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Thailand Property – Pattaya reforms foreign ownership to get ready for AEC

Pattaya is forced to expand their beaches to accomodate the increase in tourists With Asean Economic (AEC) forming in 2015, Pattaya officials are buckling down on foreign ownership in condominium projects from 70 per cent to 49 per cent. Deputy mayor, Ronakit Ekasingh said, “Pattaya needs to get ready for the AEC. If we wait until 2015, it may be too late as other countries in Asean are now preparing for the single regional common market.” As Pattaya is a special administrative area, Ekasingh’s hope is for Pattaya to lead the way in promoting investment in Thailand. Additionally to Pattaya being a tourist destination, Phuket is as well which is why a pilot programme should be instilled as both cities have their own administrative authorities

Daniel Lorenzzo

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With Asean Economic (AEC) forming in 2015, Pattaya officials are buckling down on foreign ownership in condominium projects from 70 per cent to 49 per cent. Deputy mayor, Ronakit Ekasingh said, “Pattaya needs to get ready for the AEC. If we wait until 2015, it may be too late as other countries in Asean are now preparing for the single regional common market.” As Pattaya is a special administrative area, Ekasingh’s hope is for Pattaya to lead the way in promoting investment in Thailand. Additionally to Pattaya being a tourist destination, Phuket is as well which is why a pilot programme should be instilled as both cities have their own administrative authorities

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Thailand Property – Pattaya reforms foreign ownership

Thailand Real Estate

This points to the need for a better and more transparent system for issuing travel warnings. Countries are generally large, and it is rare when travel to every part of a country can be deemed unsafe. A civil disturbance in Toronto doesn’t affect travel to Vancouver any more than demonstrations in central Bangkok affect vacationers in Phuket.

Examples like these lead me to urge foreign embassies and the global media to think of their responsibility to prevent unnecessary panic towards their host nations and to see that an accurate picture is projected.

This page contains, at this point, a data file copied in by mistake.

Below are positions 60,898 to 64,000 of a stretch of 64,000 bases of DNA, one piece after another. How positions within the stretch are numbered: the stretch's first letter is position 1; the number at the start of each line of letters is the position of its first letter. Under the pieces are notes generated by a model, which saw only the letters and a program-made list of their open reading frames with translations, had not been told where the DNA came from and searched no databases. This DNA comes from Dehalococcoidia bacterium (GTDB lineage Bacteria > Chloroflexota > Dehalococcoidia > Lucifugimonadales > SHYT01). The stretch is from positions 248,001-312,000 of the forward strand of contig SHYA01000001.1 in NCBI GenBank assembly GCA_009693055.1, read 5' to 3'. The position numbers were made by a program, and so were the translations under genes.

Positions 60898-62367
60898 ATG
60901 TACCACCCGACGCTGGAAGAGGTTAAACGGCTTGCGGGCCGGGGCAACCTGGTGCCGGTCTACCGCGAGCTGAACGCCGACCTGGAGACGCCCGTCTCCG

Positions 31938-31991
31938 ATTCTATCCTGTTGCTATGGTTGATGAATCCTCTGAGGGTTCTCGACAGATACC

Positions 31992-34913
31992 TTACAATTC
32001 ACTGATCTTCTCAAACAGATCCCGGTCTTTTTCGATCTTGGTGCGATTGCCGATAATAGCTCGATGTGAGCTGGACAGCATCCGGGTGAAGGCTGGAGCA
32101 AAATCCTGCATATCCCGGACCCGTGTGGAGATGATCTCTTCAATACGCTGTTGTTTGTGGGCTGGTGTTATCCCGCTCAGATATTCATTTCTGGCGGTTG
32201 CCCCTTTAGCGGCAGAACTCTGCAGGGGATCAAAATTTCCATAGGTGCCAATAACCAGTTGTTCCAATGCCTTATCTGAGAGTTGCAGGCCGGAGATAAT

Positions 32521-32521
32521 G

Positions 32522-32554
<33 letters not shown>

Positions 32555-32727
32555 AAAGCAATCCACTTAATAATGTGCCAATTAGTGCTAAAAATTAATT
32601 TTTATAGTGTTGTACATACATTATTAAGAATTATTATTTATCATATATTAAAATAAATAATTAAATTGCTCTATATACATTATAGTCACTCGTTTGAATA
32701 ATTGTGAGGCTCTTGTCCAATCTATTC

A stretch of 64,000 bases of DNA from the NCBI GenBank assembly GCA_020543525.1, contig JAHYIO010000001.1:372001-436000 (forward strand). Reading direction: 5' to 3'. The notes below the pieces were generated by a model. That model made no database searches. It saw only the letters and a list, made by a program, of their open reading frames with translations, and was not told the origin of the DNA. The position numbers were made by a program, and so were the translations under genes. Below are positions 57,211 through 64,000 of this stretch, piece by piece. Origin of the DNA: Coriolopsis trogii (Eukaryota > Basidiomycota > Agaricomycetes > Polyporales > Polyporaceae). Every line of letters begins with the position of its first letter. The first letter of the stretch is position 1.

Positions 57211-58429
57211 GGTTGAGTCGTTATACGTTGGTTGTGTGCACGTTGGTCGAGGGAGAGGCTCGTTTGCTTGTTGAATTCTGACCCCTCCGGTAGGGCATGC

Thailand’s property market was able to rebound from past crises and there is every reason to believe it will be able to absorb the blow of recent political tensions. The taxation situation has actually improved the conditions for purchasing property in Thailand, and if property prices do dip slightly as a result of the current situation it may actually be a good time to buy as there is a very real possibility Thailand property will regain its golden outlook soon. As a result, the financial condition of most major housing developers in Thailand is much more robust than in the past. The development of the local bond markets and increasing domestic savings has the made the industry much less dependent on foreign funds, a significant difference from 1997.

Land Ownership: In general, non-Thai businesses and citizens are not permitted to own land in Thailand unless the land is on government-approved industrial estates. Under the 1999 amendment to the Land Code Act, foreigners who invest a minimum of 40 million Baht (approximately US$1.2 million) are permitted to buy up to 1,600 square meters of land for residential use with the permission of the Ministry of Interior. If the required land is not used as a residence within two years from the date of acquisition and registration, the Ministry has the power to dispose of the land.

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